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Race Report: Yeovil Half Marathon 2015

The start of British Summertime not only signals an hours extra daylight at the end of the day, but its also the day that Total buzz Events hosts the Yeovil Half Marathon. Growing each year, its an opportunity for local people to set their sights on a challenging but achievable goal, and it boosts runner numbers that I see pounding the streets over the winter, hopefully to continue their running careers!

For me, its a poignant reminder of how far I’ve come. 2 years to the day since my first race, my first half marathon time was 2:07, and at Reading last week it was 1:30.


Its not a massive race, and there are only a few road closures which can make it difficult I think to attract more people to the event. Furthermore the route could be improved to take in some more of the lovely countryside of the area (Camp Road would be a good addition). But it is what it is.

The weather this year was miserable. Cold, wet and windy. I needed to do 20 miles, which meant a super early start (5am in real terms). I decided to drive to the venue, the magnificent Huish Park, home of Yeovil Town FC! As I was so early though, the gates weren’t even open. I resorted to parking at nearby Abbey Manner to run my 7 mile loop. I found it tougher than i thought it would, which didn’t bode too well. Once I finished the loop I got to the car and headed to the car park, by which point there was a massive queue!

The parking was great, once you got in the car park. The problem was, they had 2 lanes of traffic which they merged together which caused a bottle neck. I think they’d have been better with a single stream.

Packet pick up was collection on the day, so i got out of the car to go and get it before heading back to pin on my bib and attach my chip in the comfort of my car. It was very easy to pick up the packet, and I was surprised just how many people I saw that I knew, either socially, through parkrun, or through the running club. I remember that first year being stood in the freezing cold, just me and Jodie, too scared to speak to anyone and not feeling like I really belonged – which I know know to be ridiculous!

I met with the guys from Running for Time where well chatted about our ambitions for the race, and moaned about the weather. We got a photo, and then Simon and I ran to get the obligatory club photo too. I was trying my hand at pacing for the first time, as I was only using the run as part of a 20 miler I offered to help Ryan round to a 1:57, who was struggling a bit with Injury.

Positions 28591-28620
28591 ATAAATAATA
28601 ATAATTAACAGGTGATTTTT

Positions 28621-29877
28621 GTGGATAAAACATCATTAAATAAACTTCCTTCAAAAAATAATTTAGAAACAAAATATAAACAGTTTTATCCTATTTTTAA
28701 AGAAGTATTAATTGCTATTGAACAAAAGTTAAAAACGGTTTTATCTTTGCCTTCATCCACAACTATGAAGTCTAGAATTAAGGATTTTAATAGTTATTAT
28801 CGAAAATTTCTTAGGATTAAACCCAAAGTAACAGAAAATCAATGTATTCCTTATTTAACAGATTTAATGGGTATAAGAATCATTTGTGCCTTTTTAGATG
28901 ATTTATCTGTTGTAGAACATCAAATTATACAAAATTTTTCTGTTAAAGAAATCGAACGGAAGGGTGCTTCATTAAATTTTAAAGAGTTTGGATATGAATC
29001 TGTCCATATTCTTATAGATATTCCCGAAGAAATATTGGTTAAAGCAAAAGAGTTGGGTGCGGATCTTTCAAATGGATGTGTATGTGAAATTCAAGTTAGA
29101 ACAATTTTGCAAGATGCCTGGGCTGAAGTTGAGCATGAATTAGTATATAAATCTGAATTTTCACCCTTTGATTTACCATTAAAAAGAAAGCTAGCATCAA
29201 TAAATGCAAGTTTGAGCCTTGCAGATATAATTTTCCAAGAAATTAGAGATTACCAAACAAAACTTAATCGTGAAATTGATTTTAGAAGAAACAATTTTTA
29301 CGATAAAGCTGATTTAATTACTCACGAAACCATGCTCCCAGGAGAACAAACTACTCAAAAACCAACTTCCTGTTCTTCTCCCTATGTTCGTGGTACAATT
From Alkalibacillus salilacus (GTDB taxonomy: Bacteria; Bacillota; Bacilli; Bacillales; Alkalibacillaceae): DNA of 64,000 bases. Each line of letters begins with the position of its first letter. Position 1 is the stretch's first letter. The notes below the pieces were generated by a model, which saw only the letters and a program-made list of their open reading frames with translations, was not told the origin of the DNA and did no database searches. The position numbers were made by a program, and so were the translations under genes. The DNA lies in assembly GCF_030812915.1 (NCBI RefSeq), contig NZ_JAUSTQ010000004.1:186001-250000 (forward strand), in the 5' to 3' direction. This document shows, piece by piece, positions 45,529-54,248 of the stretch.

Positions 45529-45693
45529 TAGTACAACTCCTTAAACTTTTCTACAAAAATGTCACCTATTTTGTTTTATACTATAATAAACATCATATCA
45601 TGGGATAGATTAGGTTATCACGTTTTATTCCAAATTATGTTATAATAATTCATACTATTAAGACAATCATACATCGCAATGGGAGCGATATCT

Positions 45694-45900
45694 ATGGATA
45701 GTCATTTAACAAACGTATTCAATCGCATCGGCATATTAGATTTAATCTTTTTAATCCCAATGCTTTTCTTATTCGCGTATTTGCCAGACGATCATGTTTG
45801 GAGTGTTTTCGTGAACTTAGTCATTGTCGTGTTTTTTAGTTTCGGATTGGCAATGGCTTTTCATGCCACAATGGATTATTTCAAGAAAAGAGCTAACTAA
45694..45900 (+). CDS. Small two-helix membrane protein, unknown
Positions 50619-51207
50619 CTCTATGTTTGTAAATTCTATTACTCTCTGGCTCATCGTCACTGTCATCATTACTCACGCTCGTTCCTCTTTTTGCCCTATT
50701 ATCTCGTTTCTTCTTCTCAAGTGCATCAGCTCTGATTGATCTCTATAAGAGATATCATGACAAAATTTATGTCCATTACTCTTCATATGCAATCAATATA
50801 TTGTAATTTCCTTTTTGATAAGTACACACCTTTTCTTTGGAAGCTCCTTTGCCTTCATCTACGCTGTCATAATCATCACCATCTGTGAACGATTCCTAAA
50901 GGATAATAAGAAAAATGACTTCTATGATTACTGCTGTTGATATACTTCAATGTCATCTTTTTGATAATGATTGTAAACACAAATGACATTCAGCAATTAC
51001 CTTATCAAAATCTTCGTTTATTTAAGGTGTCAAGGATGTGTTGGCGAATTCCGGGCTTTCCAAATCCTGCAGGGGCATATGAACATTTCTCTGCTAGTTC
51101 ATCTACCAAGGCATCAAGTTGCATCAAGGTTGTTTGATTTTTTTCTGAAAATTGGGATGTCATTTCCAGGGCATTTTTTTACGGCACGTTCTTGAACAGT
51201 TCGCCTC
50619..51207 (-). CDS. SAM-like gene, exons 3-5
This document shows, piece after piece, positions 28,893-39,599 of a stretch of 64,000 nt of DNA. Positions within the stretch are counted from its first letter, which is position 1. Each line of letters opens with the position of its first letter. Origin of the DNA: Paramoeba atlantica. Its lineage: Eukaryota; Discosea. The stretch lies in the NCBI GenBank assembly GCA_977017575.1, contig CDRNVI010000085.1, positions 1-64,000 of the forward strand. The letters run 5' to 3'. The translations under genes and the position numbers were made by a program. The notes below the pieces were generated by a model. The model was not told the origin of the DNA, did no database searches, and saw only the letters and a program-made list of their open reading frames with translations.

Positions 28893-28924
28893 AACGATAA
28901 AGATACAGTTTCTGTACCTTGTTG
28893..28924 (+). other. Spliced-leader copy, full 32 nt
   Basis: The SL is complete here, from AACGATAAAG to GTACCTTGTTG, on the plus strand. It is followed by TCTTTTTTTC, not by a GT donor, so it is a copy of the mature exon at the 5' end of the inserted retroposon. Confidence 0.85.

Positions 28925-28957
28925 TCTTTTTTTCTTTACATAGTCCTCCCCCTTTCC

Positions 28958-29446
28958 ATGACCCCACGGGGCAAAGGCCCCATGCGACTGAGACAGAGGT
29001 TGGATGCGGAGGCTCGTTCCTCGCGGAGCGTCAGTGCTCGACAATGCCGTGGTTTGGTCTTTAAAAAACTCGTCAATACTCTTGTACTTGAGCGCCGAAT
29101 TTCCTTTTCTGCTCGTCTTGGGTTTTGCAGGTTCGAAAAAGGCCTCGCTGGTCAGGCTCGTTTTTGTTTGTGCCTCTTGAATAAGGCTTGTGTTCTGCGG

Credit to Olly Ayles
Credit to Olly Ayles
Credit to the Western Gazette
Credit to the Western Gazette

With a relatively small field, there were no timed start pens, and unlike other years there were also no signs which advised people where to start based upon their expected finish times. With a few minutes to spare people headed for the line and without too much pomp and ceremony we were off.

The route started with a 3/4 lap of the Huish Park Stadium, and gave us the opportunity to find our pace. Simon and Hannah were pacing for a similar time to us and we spent a good portion of the race going ahead/behind each other.

The route was run over a lot of roads which are the bread and butter of my training, and aside from the weather it was quite a straightforward, sociable run. I saw so many parkrun friends, Strava friends and club friends and chatted with people all the way around – not only runners either, the support was great, better at some parts of the course than others though, but for a smaller race I think it was quite well represented.


Despite it being so called “bread and butter” running, I still managed to go head over backside. Running towards the Airfield Tavern, I put my foot down on the curb and slipped off it. I managed somehow to hit the deck, protect my Garmin and carry my momentum into a forward roll of sorts, which meant I was able to get back up, feeling only a little sheepish and with a small graze to the elbow. I did hobble a bit afterwards but seems OK now. Thankfully, this was 100 yards before the biggest cheer point on the course so that saved my blushes! Though my friend Will captured these snaps of me right after my tumble.